Sometimes the best way to get your audience’s attention for a key thought or idea is to turn your volume down. WAY down.
Notice that we aren’t suggesting you should deliver your entire presentation in sotto voce. You should always be concerned about speaking loud enough so your audience can hear you. But a magnificent idea delivered in a much lower volume is like a pitcher throwing a great changeup.
How do you decide when and where to use the “stage whisper”? We’re pleased to share that there is now a masters-level course available online to learn how a great presenter is able to use volume as a tool to keep an audience engaged. Best of all, this course is FREE—as long as you have Netflix…
We recommend sitting in your favorite chair and watching the new Aziz Ansari comedy special on Netflix entitled “Right Now” right now, or as soon as you possibly can. Ansari is definitely a skilled comic, and he takes on juicy subjects such as racism, aging, family relationships, living in the moment, and even discusses his experience after being accused of sexual misconduct last year. He’s funny, but there are some serious moments as well, and he often speaks from his heart in front of an audience hanging on every word.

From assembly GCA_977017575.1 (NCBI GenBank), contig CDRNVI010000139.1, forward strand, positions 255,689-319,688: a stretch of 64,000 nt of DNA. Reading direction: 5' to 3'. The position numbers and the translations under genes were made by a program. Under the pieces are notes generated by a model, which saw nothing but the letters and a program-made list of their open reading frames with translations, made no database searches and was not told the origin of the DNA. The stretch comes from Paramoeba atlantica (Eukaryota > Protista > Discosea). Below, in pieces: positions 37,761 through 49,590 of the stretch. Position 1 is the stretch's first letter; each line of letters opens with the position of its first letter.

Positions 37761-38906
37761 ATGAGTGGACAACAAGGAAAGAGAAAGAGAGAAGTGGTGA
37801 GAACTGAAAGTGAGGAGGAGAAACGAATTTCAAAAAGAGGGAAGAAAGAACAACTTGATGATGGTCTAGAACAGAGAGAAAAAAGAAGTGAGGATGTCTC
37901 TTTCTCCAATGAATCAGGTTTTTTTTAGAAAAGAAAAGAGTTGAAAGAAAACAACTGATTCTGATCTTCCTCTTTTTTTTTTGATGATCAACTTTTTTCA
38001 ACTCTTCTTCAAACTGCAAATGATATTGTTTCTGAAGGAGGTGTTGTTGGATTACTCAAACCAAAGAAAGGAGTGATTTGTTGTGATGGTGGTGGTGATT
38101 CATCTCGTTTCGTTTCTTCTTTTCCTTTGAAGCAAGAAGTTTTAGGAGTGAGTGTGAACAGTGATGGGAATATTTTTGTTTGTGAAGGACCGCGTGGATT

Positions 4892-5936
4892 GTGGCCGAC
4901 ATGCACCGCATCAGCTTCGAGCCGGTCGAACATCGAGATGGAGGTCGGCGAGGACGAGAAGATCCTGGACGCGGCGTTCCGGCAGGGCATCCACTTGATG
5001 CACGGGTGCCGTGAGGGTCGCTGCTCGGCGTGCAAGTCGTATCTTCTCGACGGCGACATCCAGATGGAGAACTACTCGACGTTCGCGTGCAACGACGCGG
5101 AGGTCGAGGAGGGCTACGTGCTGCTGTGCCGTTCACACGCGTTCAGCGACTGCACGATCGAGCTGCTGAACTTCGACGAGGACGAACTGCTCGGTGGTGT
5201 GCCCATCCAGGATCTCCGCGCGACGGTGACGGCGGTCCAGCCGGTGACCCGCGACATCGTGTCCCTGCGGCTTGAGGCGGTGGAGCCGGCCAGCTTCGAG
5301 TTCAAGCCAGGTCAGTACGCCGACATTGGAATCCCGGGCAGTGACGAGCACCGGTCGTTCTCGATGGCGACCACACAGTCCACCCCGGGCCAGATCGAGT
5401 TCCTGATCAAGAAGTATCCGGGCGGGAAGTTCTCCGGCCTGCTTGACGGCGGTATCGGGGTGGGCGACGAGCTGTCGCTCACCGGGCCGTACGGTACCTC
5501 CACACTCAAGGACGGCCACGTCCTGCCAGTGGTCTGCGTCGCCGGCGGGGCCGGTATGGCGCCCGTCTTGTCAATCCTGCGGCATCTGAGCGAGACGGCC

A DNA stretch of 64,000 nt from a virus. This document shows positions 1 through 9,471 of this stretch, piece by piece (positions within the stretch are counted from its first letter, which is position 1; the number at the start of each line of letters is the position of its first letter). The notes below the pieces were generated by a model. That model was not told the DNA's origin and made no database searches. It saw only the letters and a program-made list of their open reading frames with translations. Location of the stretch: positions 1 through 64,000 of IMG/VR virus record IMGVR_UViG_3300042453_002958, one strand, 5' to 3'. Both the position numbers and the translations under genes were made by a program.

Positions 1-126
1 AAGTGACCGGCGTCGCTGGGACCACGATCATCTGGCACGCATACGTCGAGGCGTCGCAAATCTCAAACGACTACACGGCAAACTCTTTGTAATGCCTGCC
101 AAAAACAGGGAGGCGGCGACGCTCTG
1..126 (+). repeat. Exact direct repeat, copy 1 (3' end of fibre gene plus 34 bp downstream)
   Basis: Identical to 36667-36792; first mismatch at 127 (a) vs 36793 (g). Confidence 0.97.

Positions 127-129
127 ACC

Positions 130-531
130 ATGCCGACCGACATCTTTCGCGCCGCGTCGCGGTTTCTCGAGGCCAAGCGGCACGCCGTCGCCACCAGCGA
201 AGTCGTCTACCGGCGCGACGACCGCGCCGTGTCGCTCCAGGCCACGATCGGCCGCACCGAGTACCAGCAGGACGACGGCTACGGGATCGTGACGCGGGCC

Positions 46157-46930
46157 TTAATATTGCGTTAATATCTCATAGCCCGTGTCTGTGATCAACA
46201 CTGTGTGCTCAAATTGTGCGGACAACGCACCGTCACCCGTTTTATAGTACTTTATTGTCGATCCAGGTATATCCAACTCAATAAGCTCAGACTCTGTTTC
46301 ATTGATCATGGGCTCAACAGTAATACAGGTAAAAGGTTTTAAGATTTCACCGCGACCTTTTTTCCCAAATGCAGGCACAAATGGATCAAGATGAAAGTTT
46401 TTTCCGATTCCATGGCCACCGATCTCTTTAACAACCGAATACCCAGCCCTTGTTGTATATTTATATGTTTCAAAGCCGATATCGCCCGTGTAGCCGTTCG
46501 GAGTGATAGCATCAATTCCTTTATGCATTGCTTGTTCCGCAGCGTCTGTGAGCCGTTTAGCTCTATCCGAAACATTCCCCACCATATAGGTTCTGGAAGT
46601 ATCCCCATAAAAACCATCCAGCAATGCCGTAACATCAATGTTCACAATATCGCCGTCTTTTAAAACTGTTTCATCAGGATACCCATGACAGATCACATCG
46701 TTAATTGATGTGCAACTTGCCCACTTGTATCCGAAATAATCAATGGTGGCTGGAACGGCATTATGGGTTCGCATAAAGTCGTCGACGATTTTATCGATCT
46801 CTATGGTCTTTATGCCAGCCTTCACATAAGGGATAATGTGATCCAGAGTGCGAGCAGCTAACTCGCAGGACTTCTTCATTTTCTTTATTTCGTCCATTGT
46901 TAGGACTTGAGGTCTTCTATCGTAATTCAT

Aziz is engaging, in part, because of who he is—one of the first Indian-Americans to achieve celebrity status. “You know who the first ever Indian-American was to appear on MTV? Me!” But perhaps the most engaging moments in his show are when he brings the microphone right up to his mouth, lowers his volume almost to a whisper, and gets serious. When he gets quiet, people listen very, very attentively.
He also pumps up the volume at other times, using the full range of his voice to hold our attention. It’s like he uses all ten settings on his amplifier (or 11, if you’re a fan of Spinal Tap).
Our point: no one should deliver their ENTIRE speech in a quiet voice. Nor should you constantly speak in your loud voice. It’s important to use your full vocal range as well as the other Fundamentals to make a great impact.
But when you drop your voice for a bit, it can be magical. Watch Aziz—you’ll get the point.